O sinner! Consider the fearful danger you are in it is a great furnace of wrath, a wide and bottomless pit, full of the fire of wrath, that you are held over in the hand of that God, whose wrath is provoked and incensed as much against you, as against many of the damned in hell. You hang by a slender thread, with the flames of divine wrath flashing about it, and ready every moment to singe it, and burn it asunder; and you have no interest in any Mediator, and nothing to lay hold of to save yourself, nothing to keep off the flames of wrath, nothing of your own, nothing that you ever have done, nothing that you can do, to induce God to spare you one moment (504).


Throughout his piece, this one idea, the idea that God’s grace is a slippery, non-guaranteed gift, asserts itself time after time. He repeatedly makes mention of each man walking on God’s thin hand, a hand which is the only barrier between salvation and damnation. If the man chooses a life of sin, he is released from God’s hand into hell, not because of God’s wrath, but because of his choices of sin. Edward’s God seems to be somewhat indifferent to the fate of the men that tread this dangerous path. He releases or embraces the man only when his actions warrant it. It appears that God plays no part in the fate of men. He says, “Your wickedness makes you as it were heavy as lead, and to tend downwards with great weight and pressure towards hell (50). Each transgression adds to his guilt, and eventually his good qualities weaken under the burden of the sins and can no longer hold him from the pits of hell.


Edwards also uses the metaphor of water. In explanation, he says


The wrath of God is like great waters that are dammed for the present; they increase more and more, and rise higher and higher, till an outlet is given; and the longer the stream is stopped, the more rapid and mighty is its course, when once it is let loose. It is true, that judgment against your evil works has not been executed hitherto; the floods of Gods vengeance have been withheld; but your guilt in the mean time is constantly increasing, and you are every day treasuring up more wrath; the waters are constantly rising, and waxing more and more mighty; and there is nothing but the mere pleasure of God, that holds the waters back, that are unwilling to be stopped, and press hard to go forward. If God should only withdraw his hand from the floodgate, it would immediately fly open… (50).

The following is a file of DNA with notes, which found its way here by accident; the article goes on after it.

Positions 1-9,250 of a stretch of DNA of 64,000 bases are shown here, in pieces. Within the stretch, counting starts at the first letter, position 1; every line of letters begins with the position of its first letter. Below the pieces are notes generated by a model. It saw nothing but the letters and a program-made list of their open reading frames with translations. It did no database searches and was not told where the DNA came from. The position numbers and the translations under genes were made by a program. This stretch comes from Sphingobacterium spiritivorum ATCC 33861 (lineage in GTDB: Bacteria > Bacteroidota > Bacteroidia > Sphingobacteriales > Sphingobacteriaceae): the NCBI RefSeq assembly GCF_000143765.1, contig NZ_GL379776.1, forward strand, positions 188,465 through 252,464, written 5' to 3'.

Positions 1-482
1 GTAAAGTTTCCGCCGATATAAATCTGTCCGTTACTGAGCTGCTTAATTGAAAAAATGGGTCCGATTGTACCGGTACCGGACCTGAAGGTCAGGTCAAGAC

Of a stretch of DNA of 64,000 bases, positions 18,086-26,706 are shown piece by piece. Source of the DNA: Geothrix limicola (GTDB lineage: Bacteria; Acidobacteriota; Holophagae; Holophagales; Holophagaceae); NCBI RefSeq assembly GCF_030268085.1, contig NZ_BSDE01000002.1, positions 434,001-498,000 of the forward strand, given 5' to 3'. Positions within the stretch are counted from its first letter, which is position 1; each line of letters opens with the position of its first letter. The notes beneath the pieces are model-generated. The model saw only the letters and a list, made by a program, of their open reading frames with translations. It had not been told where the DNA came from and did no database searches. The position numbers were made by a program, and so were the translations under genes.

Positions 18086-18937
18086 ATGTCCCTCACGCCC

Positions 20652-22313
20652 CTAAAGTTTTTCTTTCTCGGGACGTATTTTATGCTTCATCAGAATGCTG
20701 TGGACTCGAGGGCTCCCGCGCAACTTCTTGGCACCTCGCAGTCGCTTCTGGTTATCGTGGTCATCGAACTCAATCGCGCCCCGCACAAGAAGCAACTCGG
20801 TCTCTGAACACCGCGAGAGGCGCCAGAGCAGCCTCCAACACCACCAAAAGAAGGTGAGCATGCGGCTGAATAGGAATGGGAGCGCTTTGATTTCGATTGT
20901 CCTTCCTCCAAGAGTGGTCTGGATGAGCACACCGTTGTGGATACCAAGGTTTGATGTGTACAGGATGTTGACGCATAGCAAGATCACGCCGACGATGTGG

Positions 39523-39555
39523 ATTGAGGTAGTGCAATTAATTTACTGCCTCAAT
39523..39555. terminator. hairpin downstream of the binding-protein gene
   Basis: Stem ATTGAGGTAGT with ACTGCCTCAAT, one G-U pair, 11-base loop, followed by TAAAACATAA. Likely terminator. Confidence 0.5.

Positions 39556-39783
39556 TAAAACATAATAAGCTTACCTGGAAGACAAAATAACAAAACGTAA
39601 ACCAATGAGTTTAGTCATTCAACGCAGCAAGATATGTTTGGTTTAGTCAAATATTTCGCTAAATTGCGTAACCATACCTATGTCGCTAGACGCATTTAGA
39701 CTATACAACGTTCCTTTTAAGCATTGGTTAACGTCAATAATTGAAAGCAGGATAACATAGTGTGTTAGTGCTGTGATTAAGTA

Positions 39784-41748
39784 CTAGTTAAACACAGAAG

The water is held back by God’s hand, and though the pressure continues to raise, God’s hands hold back the flood that threaten. Though water can flow slowly over, the pressure continues to rise, and eventually this power will overtake the lives of men. God’s hand holds back these floodwaters, and His vengeance is held in check until the guilt of sinners has built up too much pressure for the gate to withstand. At that point, God’s hand will loose the waters (his wrath) and allow the dishonorable, sinning men of earth to be washed away.


Winthrop and Edwards both present their positions using metaphors extensively. Although each has his own style, both are trying to achieve the same goal�to turn men to Christ, whether it is before men have fallen, as is Winthrop’s case, or whether it is after men have turned to wickedness and corruption and need to be led back to the right path. Each writer leaves the reader/listener with a certain vision in his mind, one of a community that works together in the glory of God or one in which God spares no mercy on the sinners of the world. Their use of metaphor allows their readers to fully comprehend what each is trying to convey�it allows the readers, even readers in today’s society, to get a clear grasp of the images of God and his mercy and wrath that permeated their society. Winthrop’s use of metaphor helps his listeners understand the significance of bonding together, as everyone will be watching this newly formed society. Edwards’ use of metaphor is a scare tactic designed to help his audience see what their choices are leading them to. Both writers effectively create images in the reader’s mind what the writer intends for him to see.